France, Germany, Italy and Spain increase pressure for an end to loopholes that enable multinationals to pay minimal tax. Da The Guardian.
The EU’s four biggest economies have raised the pressure for a landmark agreement to curb tax abuse by multinational companies to be reached at G7 meetings in London on Friday.
Sending a united message in a letter in the Guardian, the finance ministers of France, Germany, Italy and Spain said a critical moment had been reached to strike a blow against tax avoidance as governments around the world attempt to rebuild from the Covid-19 pandemic.
The heads of the EU’s most powerful finance ministries, who are set to meet G7 counterparts at Lancaster House in London, said that agreement at the summit was within reach after years of false starts.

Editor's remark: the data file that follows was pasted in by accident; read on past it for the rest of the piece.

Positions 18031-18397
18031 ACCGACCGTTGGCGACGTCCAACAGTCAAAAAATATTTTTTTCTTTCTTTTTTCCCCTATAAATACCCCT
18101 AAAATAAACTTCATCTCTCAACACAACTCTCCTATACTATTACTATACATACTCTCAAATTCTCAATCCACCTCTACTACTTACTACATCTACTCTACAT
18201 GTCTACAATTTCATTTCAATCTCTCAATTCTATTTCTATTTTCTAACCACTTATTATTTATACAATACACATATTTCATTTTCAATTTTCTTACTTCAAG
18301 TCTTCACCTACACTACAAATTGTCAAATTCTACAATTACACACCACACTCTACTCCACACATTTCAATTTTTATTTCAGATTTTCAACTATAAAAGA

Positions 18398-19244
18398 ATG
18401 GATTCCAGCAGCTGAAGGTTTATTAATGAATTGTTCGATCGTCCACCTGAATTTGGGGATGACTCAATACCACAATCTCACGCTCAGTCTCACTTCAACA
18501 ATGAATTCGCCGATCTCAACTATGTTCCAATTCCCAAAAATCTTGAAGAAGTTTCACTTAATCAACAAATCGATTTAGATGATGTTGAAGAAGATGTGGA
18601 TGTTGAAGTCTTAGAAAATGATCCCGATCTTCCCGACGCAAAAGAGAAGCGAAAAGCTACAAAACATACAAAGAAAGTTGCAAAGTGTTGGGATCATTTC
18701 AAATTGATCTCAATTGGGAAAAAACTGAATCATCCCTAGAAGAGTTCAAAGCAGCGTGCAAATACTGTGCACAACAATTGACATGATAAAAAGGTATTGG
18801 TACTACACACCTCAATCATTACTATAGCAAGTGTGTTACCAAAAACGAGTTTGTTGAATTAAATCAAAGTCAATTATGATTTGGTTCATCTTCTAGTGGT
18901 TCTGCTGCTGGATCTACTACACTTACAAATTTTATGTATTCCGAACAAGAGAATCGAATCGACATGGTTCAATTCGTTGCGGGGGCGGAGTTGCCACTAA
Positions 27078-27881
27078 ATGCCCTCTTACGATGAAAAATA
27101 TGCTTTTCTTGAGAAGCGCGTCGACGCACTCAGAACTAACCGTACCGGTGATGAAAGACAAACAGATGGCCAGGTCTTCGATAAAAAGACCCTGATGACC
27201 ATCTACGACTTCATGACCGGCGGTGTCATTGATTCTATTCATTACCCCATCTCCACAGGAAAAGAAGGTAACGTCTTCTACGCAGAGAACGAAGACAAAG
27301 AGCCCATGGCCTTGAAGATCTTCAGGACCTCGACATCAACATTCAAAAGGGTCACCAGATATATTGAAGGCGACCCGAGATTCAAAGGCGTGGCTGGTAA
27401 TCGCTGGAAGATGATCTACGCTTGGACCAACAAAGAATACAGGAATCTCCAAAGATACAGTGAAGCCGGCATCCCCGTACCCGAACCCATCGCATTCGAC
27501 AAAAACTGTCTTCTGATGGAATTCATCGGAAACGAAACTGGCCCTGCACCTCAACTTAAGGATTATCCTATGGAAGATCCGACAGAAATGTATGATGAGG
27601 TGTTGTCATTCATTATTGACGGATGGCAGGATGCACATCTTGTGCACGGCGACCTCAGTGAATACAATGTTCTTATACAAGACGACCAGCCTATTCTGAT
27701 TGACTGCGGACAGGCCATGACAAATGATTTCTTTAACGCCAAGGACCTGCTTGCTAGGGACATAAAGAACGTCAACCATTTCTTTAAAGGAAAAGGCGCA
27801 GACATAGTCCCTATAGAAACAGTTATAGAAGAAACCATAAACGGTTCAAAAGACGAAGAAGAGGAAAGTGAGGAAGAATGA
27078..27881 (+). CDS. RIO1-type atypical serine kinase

“For more than four years, France, Germany, Italy and Spain have been working together to create an international tax system fit for the 21st century. It is a saga of many twists and turns. Now it’s time to come to an agreement,” they said.
A breakthrough in London would be key for paving the way for a wider deal between nations including China, India and Brazil at meetings taking place between the G20 in Italy next month, the ministers said, adding there was a need to re-establish an international consensus on major global issues.